Actor: Bandō Tamasaburō V (五代目坂東玉三郎)

Alternate names:
Bandō Kinoji (坂東喜の字)
Nirehara Shin’ichi (original name)

Related links: Tamasaburō and Yo-yo Ma collaboration to the music of Bach - a video;


This actor was born on April 25, 1950. He took this name in June 1964. He was adopted by Morita Kan'ya XIV (1907-75). He made his debut in 1957 under the name Kinoji.


According to Alison Eldridge in her entry at the Britannica Tamasaburō had polio as a young child. "At age six he was adopted into the family of Kabuki actor Morita Kan’ya XIV, who had no sons of his own and was looking for a successor. He made his stage debut under the name Bandō Kinoji in 1957, playing the role of Kotarō in the drama Terakoya (“The Temple School”). In 1964 he inherited the prestigious stage name Bandō Tamasaburō, becoming the fifth actor to perform under that moniker. The following year his adoptive father and he performed together as mother and daughter in an adaptation of Chūshingura (“The Treasury of the Loyal Retainers”). In 1969 Tamasaburō won the role of Princess Shiranui in Mishima Yukio’s new Kabuki play Chinsetsu yumiharizuki (“The Moon like a Drawn Bow”). Other notable roles from that period include Princess Taema in Narukami (1970; “The Thunder God”) and Princess Nowake in Sumidagawa gonichi no omokage (1971; “Memories of the Sumida River”).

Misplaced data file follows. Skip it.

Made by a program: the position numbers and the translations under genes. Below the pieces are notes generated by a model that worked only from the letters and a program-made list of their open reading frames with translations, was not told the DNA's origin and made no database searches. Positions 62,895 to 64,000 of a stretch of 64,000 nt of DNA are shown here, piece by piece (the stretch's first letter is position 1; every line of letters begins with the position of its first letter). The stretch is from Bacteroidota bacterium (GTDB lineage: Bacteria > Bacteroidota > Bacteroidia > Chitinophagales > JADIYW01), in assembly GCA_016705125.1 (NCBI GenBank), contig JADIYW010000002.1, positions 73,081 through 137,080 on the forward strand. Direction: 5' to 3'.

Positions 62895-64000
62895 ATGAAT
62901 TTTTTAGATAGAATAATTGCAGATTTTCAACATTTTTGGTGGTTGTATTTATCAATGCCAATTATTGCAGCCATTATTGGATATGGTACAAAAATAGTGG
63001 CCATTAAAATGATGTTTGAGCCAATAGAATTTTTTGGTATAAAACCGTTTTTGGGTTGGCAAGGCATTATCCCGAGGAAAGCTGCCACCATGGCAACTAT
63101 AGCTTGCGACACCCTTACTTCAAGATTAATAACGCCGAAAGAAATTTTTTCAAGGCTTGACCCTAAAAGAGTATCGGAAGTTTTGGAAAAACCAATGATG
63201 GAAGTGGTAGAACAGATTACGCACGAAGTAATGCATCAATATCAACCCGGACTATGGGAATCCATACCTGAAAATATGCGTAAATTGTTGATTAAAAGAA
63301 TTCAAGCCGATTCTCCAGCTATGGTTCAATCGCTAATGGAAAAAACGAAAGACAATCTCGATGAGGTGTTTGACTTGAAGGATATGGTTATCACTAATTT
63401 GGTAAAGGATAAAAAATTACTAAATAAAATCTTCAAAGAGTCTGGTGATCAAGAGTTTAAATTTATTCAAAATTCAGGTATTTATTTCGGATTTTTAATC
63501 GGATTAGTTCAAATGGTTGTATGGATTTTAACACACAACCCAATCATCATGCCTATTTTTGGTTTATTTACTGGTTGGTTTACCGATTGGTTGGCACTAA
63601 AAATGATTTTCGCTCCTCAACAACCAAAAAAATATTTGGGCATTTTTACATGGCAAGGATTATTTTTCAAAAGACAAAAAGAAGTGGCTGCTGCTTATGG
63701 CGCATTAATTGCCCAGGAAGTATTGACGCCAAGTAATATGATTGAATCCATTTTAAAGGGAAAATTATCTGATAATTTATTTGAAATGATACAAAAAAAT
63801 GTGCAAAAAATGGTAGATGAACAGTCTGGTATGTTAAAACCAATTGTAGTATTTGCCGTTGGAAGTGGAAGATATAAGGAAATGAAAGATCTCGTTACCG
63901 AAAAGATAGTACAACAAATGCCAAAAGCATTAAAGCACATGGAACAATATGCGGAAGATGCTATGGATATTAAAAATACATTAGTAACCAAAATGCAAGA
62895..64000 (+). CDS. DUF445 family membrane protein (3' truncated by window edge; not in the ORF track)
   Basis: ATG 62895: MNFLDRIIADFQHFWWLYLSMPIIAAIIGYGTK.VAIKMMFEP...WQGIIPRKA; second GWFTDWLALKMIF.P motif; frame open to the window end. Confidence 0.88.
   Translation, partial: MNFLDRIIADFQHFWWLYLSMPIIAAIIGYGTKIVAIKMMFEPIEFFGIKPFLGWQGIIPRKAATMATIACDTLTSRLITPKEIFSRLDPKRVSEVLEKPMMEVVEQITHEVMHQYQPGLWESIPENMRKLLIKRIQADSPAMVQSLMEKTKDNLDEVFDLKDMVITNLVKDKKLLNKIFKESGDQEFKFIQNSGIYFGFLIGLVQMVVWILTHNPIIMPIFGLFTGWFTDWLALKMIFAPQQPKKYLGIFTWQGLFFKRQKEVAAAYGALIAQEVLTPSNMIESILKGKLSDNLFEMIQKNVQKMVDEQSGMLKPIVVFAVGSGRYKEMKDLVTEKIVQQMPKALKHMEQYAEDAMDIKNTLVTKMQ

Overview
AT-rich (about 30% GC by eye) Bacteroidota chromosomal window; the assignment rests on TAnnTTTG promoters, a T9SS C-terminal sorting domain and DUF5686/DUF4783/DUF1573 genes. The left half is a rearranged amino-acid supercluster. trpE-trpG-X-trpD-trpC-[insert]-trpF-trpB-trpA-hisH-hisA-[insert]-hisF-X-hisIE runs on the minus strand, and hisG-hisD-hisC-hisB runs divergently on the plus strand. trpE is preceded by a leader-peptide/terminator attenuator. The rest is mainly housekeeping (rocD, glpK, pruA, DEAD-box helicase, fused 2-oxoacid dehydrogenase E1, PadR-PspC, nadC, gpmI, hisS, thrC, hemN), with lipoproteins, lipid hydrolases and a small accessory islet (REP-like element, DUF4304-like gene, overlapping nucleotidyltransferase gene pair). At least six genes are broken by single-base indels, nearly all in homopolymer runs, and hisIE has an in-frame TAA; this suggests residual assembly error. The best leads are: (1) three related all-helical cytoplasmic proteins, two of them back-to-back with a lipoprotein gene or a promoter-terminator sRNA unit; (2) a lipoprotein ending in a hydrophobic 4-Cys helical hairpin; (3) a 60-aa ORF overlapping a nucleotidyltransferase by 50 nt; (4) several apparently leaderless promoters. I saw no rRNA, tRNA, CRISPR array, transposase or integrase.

His adoptive father forbade Tamasaburō to perform outside Kabuki, but after Kan’ya’s death in 1975, Tamasaburō began to make a name for himself in other genres. He acted in shimpa (“new school”) productions such as Keiko ōgi (1975; “The Practice Fan”) and dabbled in Shakespeare, appearing as Lady Macbeth and Desdemona. In the late 1970s he also began acting in films, and he went on to star in Polish director Andrzej Wajda’s Nastasja (1994), in which he played both a male and a female role. In the early 1990s he began directing films, and his 1992 effort Yume no onna (“Dream Woman”) was screened at the 1993 Berlinale film festival.

In addition to his wide range of non-Kabuki projects, Tamasaburō continued to perform Kabuki throughout his career, both in Japan and abroad. In 1996 he collaborated with cellist Yo-Yo Ma, performing Kabuki dance to the music of J.S. Bach, and in 1998 he danced alongside Mikhail Baryshnikov. He also brought his Kabuki sensibility to traditional Chinese kunqu theatre, directing and starring in a production of Mudanting (“The Peony Pavilion”) at the Shanghai International Arts Festival in 2009. The opera was widely praised, and it played in Tokyo the following year. Tamasaburō, who had been honoured with many awards during his lengthy career, in 2011 received the prestigious Kyoto Prize for his contributions to the arts."


"October 1996: Yo-Yo Ma and Tamasaburō combine talents to create an emotionally charged dance to J.S. Bach's "Suite No. 5 for Unaccompanied Cello", which is performed at the Suntory Hall in Tōkyō. The performance has been filmed and released..."


The BBC noted David Bowie "...learned from famed onnagata Tamasaburo Bando how to apply traditional kabuki make-up - its bold highlighted features on a white background are evident in the lightning bolt across the Ziggy face."

In an article in Vogue from 2016 it says: "Before Bowie sang “I’m an alligator,” he learned the art of kabuki makeup from Japan’s most famous onnagata, Bandō Tamasaburō V..."